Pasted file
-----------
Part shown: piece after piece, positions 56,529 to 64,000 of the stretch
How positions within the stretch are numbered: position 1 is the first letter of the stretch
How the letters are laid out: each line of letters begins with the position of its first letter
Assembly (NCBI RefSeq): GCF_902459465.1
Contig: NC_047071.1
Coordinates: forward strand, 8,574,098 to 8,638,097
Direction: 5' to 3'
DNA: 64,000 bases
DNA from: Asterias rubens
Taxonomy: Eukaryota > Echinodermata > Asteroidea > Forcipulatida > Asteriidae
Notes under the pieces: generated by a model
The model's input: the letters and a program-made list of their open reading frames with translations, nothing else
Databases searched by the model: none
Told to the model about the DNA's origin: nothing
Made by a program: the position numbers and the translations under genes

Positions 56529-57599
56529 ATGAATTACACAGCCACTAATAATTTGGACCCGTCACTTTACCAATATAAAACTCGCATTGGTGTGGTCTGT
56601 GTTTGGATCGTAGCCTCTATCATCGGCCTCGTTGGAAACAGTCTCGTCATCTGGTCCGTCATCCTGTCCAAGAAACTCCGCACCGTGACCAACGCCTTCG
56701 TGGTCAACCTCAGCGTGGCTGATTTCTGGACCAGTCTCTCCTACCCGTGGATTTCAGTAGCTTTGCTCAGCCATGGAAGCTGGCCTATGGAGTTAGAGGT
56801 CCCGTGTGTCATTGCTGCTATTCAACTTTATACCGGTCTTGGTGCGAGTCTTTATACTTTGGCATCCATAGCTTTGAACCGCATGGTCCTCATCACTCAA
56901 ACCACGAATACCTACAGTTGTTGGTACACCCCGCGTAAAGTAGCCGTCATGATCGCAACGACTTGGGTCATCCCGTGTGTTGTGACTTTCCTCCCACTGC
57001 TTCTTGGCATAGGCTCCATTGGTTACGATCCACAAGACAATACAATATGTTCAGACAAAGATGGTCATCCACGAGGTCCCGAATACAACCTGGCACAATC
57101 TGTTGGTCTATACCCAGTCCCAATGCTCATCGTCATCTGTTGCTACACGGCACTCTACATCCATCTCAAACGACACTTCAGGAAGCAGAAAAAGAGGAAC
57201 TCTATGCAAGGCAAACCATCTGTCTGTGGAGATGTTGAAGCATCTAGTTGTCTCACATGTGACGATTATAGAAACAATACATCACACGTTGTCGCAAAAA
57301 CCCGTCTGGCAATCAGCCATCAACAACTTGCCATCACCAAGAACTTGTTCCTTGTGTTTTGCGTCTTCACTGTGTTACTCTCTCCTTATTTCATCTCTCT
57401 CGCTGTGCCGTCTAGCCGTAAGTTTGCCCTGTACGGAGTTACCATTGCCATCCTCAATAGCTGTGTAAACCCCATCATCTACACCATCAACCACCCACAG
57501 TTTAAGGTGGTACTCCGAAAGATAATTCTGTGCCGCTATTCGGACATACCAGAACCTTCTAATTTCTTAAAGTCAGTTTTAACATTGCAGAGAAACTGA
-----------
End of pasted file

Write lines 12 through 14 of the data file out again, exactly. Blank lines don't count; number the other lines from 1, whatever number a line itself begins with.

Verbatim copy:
The model's input: the letters and a program-made list of their open reading frames with translations, nothing else
Databases searched by the model: none
Told to the model about the DNA's origin: nothing